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Chilean startup Karun raises US$2.82 million for sustainable eyewear

This post is also available in: esEspañol (Spanish)

ContxtoKarün, a Chilean startup producing sunglasses from recycled materials, recently accumulated US$2.8 million in an impressive funding round.

At the forefront of investments was Swedish Blue AB in addition to Ashurst and Luna. Officials at Karun now want to expand business to the United States and Europe following the investments. Other plans involve brand development, product diversification and marketing.

Who is Karun?

“Looking at the world from a different point of view” is the company’s slogan. Meaning “to be nature” in Mapudungun, the native language of Chile’s indigenous Mapuche, Karun specializes in ecological sunglasses.

Eyewear is designed in Santiago but produced in Italy where manufacturers use nets, cables as well as other recycled goods salvaged from the Chilean fishing industry.

What’s the story behind Karun?

Chilean entrepreneur Thomas Kimber launched the company in 2012 in Puerto Varas after dropping out of university as an economic student. As the story goes, he wanted to inspire his fellow countrymen to reconnect with nature. At the same time, Kimber was motivated to promote an alternative economic model.

I want to dedicate to improving the economic model by changing the way businesses work.

Karün CEO Thomas Kimber

Another source of inspiration behind the startyp was a 2011 forest fire at Torres del Paine National Park, close to Kimber’s hometown. He eventually began a relief effort using Google Maps for donors to plant a “virtual forest.”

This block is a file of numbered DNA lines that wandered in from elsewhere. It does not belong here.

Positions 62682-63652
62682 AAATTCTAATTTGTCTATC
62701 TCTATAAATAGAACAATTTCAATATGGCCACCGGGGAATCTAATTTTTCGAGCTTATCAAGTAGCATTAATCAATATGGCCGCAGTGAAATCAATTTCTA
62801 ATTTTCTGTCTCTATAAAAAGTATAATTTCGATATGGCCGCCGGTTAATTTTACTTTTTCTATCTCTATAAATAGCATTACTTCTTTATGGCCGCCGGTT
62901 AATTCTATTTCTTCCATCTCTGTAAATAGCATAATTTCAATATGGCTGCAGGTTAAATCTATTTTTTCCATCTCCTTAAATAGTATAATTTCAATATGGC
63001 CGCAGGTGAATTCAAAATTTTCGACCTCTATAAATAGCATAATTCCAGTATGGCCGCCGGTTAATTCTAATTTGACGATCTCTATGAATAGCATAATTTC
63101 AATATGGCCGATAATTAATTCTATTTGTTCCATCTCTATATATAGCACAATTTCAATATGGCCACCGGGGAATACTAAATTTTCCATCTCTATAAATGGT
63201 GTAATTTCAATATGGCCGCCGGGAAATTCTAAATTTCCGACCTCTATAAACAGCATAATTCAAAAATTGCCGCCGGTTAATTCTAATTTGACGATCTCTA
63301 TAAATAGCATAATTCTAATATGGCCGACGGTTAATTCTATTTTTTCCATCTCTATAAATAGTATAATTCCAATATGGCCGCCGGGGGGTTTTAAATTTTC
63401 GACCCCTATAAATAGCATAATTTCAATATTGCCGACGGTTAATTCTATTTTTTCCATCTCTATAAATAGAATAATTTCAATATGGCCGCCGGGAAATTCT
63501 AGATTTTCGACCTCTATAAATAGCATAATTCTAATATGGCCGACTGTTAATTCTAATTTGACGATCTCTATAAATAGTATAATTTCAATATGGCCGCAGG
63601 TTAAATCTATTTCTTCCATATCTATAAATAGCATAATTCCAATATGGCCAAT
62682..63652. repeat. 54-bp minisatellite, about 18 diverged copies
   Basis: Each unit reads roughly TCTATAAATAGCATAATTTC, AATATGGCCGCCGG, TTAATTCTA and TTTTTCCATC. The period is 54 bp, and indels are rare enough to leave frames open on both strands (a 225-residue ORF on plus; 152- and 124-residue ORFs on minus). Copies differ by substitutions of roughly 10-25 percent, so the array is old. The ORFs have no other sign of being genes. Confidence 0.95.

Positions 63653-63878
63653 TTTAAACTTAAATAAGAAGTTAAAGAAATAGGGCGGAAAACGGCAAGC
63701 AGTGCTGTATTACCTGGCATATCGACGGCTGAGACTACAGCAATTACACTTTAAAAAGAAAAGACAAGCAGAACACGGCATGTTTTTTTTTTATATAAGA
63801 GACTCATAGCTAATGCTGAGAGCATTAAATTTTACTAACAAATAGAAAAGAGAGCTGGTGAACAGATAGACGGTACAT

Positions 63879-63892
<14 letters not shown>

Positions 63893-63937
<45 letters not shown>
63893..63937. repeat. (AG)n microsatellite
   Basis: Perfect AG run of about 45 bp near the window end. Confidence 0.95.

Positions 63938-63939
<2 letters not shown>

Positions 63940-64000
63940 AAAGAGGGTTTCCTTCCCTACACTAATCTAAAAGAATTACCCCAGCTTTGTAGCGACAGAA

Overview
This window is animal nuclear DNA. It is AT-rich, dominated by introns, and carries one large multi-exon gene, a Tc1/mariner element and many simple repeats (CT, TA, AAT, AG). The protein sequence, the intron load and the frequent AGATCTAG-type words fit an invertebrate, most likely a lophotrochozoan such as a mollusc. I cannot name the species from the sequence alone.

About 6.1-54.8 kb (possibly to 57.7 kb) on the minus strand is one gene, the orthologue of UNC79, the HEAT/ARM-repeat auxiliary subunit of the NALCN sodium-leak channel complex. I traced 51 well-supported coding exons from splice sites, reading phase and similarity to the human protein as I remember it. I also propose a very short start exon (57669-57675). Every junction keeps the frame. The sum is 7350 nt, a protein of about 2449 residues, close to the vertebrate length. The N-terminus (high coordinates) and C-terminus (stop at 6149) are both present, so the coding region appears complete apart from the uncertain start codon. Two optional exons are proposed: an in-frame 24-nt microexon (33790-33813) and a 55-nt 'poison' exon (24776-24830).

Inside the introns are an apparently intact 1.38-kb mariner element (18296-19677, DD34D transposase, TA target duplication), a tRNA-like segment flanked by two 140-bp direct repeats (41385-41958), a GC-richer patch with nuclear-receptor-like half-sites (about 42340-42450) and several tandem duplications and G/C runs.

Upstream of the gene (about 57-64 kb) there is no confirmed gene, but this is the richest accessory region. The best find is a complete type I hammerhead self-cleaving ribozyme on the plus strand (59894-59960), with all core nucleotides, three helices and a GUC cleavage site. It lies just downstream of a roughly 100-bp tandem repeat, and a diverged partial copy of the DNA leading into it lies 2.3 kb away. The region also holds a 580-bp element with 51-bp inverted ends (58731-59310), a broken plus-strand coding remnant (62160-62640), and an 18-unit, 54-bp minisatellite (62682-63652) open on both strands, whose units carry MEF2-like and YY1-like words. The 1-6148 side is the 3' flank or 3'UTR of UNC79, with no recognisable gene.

With 17,000 donors from 52 countries, the young entrepreneur raised US$1 million in eight months. At the same time, Kimber realized that he wanted to build a company providing solutions to some of the world’s most pressing problems like plastic waste.

Another part of Kimber’s business model is to support Chileans living in Patagonia, which is a region that mostly depends on tourism.

“Cleaning ocean plastics becomes a source of income for micro-entrepreneurs in Patagonia,” said Kimber. “They can scale their sustainable businesses and create economic opportunities.”

-JA

Jacob Atkins
Jacob Atkins is a journalist specializing in Latin America. He studied journalism and international relations at American University in Washington, D.C. and has previously reported from Chile, Ecuador, Haiti and Mexico. When he isn't writing he's most likely hiking or drawing.

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